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Take a trip with the Masekelas

By Patience Bambalele | Apr 21, 2010 | COMMENTS [ 0 ]

A film featuring Hugh Masekela and his American-born son Salema will be aired during the World Cup.

A film featuring Hugh Masekela and his American-born son Salema will be aired during the World Cup.

Umlando - Through My Father's Eyes, a 10-part series, will be flighted by ESPN on Dstv. It offers an introspective look at South Africa through the eyes of one of her famous personalities.

Jazz legend and anti-apartheid activist Hugh and Salema, an ESPN reporter for the world soccer event, explore South Africa, her people, culture, landscapes and history.

The series captures aspects of the elder Masekela's life, from memories of his childhood and learning his ancestors' traditions to his impressions of life in apartheid South Africa.

Salema joins his father to explore the soccer host nation in one of the American television channel's first in-depth portrayals of traditional South Africa.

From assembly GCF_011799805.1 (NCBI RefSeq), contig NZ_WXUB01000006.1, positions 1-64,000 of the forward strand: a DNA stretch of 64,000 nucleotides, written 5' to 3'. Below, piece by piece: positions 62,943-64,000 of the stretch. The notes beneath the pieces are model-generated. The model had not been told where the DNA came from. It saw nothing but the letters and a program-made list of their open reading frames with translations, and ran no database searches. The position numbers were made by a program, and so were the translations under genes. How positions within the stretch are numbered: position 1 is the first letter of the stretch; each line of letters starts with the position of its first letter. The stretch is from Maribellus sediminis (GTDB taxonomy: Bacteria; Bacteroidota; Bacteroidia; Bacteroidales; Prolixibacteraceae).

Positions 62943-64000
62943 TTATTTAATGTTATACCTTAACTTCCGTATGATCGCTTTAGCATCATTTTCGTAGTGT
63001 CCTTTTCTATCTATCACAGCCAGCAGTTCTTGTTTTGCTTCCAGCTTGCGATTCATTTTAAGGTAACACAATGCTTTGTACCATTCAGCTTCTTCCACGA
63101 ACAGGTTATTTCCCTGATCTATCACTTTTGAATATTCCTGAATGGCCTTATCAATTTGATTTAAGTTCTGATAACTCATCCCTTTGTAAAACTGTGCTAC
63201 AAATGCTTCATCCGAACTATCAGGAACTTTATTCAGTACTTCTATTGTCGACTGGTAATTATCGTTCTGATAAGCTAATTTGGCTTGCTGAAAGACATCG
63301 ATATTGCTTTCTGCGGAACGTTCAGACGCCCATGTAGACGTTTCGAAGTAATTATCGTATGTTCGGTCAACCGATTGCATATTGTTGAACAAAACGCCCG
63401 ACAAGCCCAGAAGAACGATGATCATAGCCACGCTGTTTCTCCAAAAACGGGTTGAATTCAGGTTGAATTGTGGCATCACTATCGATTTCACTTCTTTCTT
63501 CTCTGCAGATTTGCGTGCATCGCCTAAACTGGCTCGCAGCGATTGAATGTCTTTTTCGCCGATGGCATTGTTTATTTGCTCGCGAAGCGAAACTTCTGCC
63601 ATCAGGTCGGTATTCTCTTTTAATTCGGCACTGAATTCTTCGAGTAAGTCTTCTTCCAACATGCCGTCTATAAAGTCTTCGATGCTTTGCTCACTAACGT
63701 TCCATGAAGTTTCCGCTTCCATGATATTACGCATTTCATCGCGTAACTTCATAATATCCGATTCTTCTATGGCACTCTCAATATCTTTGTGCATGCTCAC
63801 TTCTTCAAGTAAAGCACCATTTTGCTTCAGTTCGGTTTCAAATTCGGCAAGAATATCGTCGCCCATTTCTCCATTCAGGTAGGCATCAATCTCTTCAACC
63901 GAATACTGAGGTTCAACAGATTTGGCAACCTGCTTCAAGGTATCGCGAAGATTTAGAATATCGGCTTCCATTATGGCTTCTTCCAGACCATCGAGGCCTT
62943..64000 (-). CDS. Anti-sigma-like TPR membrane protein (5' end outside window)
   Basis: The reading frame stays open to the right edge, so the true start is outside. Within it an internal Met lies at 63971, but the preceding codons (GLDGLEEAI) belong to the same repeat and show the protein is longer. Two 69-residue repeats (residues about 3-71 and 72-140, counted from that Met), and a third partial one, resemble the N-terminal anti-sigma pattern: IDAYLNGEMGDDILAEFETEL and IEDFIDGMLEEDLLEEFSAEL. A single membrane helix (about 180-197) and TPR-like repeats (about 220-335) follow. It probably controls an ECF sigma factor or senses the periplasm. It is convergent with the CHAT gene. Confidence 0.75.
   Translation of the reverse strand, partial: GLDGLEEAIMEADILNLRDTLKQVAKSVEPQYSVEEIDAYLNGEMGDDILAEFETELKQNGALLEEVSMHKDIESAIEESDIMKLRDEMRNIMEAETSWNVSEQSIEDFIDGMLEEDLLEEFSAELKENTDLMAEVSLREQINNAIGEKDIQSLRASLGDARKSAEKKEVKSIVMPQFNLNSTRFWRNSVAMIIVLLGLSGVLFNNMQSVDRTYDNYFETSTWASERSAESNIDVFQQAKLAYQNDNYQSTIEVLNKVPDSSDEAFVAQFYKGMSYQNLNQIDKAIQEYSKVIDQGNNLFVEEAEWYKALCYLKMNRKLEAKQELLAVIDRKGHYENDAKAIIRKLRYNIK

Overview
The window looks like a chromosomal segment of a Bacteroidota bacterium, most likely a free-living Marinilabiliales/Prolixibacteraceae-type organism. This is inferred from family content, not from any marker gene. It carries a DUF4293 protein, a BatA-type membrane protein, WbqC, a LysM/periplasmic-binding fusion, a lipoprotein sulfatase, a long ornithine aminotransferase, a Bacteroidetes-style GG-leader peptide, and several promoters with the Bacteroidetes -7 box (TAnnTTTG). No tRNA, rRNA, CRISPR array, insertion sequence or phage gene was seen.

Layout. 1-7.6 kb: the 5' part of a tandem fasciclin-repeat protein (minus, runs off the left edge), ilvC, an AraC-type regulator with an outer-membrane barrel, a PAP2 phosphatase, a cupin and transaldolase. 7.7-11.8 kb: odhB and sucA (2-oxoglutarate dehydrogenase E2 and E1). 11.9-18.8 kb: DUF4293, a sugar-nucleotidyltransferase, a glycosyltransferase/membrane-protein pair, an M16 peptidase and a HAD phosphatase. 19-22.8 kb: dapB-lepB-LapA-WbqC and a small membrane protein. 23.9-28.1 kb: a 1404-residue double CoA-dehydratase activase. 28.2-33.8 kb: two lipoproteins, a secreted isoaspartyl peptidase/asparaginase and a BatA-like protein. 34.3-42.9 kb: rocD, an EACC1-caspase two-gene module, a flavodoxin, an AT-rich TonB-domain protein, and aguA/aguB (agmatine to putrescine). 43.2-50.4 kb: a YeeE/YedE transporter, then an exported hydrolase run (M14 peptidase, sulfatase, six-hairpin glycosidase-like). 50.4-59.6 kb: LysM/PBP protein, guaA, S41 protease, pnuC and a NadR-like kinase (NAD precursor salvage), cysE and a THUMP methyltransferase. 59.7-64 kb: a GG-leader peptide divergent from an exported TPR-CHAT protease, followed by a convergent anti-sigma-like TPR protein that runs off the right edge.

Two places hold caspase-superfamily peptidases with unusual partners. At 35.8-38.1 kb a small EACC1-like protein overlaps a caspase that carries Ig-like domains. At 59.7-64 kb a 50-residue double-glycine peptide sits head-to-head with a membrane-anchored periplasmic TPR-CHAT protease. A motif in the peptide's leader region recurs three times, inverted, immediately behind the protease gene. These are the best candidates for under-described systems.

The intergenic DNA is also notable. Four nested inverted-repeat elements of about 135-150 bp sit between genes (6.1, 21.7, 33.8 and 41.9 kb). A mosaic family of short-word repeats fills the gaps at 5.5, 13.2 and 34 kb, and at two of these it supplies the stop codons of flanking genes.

"Of all the special elements being created for our 2010 Fifa World Cup coverage, Umlando will be the most evocative and emotional," said Jed Drake, ESPN's executive producer, 2010 Fifa World Cup.

"It is a rare and powerful opportunity to explore this remarkable place. Our viewers will find Hugh and Salema's journey fascinating and memorable," Drake said.

Salema Masekela said: "To take a road trip with my father through his native South Africa, to get to know its culture and history has been a lifelong dream. To be able to take the whole world on the journey through the watchful eyes of filmmaker Jonathan Hock has changed my life. South Africans are as unique and diverse as the country itself. The World Cup audience will feel the same way after riding shotgun with us on this adventure."

Umlando was filmed across South Africa in March. It will debut on ESPN in the US on June 11 and will air during World Cup studio programming on ESPN, ESPN2, ESPN Mobile TV and ABC throughout the tournament.

Highlights cover Masekela's ancestral village and his journey to Sharpeville, where he looks at the 50th anniversary of the Sharpeville massacre.


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